ALGIERS: The Islamist militants who attacked a natural gas plant in the Sahara included two Canadians and a team of explosives experts who had memorized the layout of the sprawling complex and were ready to blow the place sky-high, Algeria’s prime minister said Monday.
Militants in the highly organized operation also wore military uniforms and appeared to have had help from the inside – a man from Niger who had once worked as driver at the plant, according to accounts from the prime minister and state television.
Algeria detailed a grim toll from the attack, saying 38 hostages and 29 militants had died in four days of mayhem. Three of the attackers were captured and five foreign workers remained unaccounted for, Prime Minister Abdelmalek Sellal told reporters at a news conference in Algiers, the capital.
He did not specify the nationalities of the captured militants, report their medical conditions or say where they were being held.
Monday’s account offered the first Algerian government narrative of the four-day standoff, from the attempted bus hijacking early Wednesday to the moment when the attackers prepared to set off bombs across the gas plant, which spreads out over 5 square kilometers deep in the desert, 1,300 kilometers south of Algiers.
All but one of the dead hostages – an Algerian guard – were foreigners. The dead hostages included seven Japanese workers, six Filipinos, three energy workers each from the U.S. and Britain, two from Romania and one worker from France.
The final death toll was still unclear since accounts from other governments appeared to indicate that more than five workers were still missing. It was also lower than the 81 estimated Sunday from Algerian reports.
The militants had said during the standoff that their group included Canadians, and hostages who had escaped recalled hearing at least one of the militants speaking English with a North American accent.
In addition to the Canadians, the Algerian prime minister said the militant cell included men from Egypt, Mali, Niger, Mauritania and Tunisia, as well as three Algerians.
Officials in Canada could not immediately confirm whether two of the attackers were citizens.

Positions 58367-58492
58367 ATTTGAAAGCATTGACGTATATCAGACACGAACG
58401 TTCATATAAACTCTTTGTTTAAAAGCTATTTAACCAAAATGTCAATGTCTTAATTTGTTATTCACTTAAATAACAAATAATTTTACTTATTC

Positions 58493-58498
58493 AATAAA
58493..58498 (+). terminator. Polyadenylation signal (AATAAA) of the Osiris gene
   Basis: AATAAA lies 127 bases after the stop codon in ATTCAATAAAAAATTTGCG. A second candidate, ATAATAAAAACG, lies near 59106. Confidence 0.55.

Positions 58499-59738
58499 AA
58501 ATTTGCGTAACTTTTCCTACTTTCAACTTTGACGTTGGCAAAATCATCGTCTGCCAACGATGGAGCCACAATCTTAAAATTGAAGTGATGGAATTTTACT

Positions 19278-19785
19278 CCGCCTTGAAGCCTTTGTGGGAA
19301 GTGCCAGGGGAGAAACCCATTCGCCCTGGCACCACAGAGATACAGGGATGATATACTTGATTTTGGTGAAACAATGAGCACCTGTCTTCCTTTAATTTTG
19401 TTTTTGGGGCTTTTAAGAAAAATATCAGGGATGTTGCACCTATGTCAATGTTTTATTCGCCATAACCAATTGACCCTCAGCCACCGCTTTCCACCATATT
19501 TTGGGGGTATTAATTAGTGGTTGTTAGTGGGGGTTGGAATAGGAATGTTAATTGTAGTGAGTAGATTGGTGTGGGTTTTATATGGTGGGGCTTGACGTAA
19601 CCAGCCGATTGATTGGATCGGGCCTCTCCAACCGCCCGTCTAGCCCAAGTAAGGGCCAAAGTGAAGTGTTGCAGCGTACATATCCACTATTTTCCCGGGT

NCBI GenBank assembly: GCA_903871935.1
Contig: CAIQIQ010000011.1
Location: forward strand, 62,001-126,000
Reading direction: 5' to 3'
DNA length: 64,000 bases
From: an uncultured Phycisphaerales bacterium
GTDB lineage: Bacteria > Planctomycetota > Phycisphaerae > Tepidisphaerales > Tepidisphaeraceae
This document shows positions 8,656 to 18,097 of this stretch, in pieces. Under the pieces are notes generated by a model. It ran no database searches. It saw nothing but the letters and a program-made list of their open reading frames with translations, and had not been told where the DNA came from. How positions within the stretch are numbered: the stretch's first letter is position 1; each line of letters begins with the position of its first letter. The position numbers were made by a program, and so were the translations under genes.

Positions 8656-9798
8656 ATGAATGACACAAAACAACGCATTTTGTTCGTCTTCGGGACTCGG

The Algerian prime minister indicated that this operation was not – as the Islamists had claimed – an immediate reaction to France’s recent military intervention against Islamists in neighboring Mali, since the captured militants said it took two months of planning. But he said the group did come from northern Mali, hundreds of kilometers away from the gas plant.
He added that the group included a former driver at the complex from Niger and that the attackers “knew the facility’s layout by heart.”
They wore military uniforms, state TV reported, bolstering accounts by escaped hostages that they didn’t just shoot their way in.
“Four attackers stepped out of a car that had flashing lights on top of it,” one of the former hostages, Liviu Floria, a 45-year-old mechanic from Romania, told the Associated Press.
The prime minister said “the last words of the terrorist chief” were to slaughter the hostages.
“He gave the order for all the foreigners to be killed, so there was a mass execution, many hostages were killed by a bullet to the head,” he said.
Three Americans died in the attack and seven made it out safely, a U.S. official in Washington said, speaking on condition of anonymity because he was not authorized to speak publicly. Their bodies have been recovered, the official added.
The Masked Brigade, the group that claimed to have masterminded the takeover, has warned of more such attacks against any country backing France’s military intervention in Mali.
Norway said five of its citizens from the plant were still unaccounted for, while Japan said three Japanese were still missing. Britain said three citizens and one resident were feared dead but not accounted for. Four Filipinos and two Malaysian plant workers were also missing, according to their governments.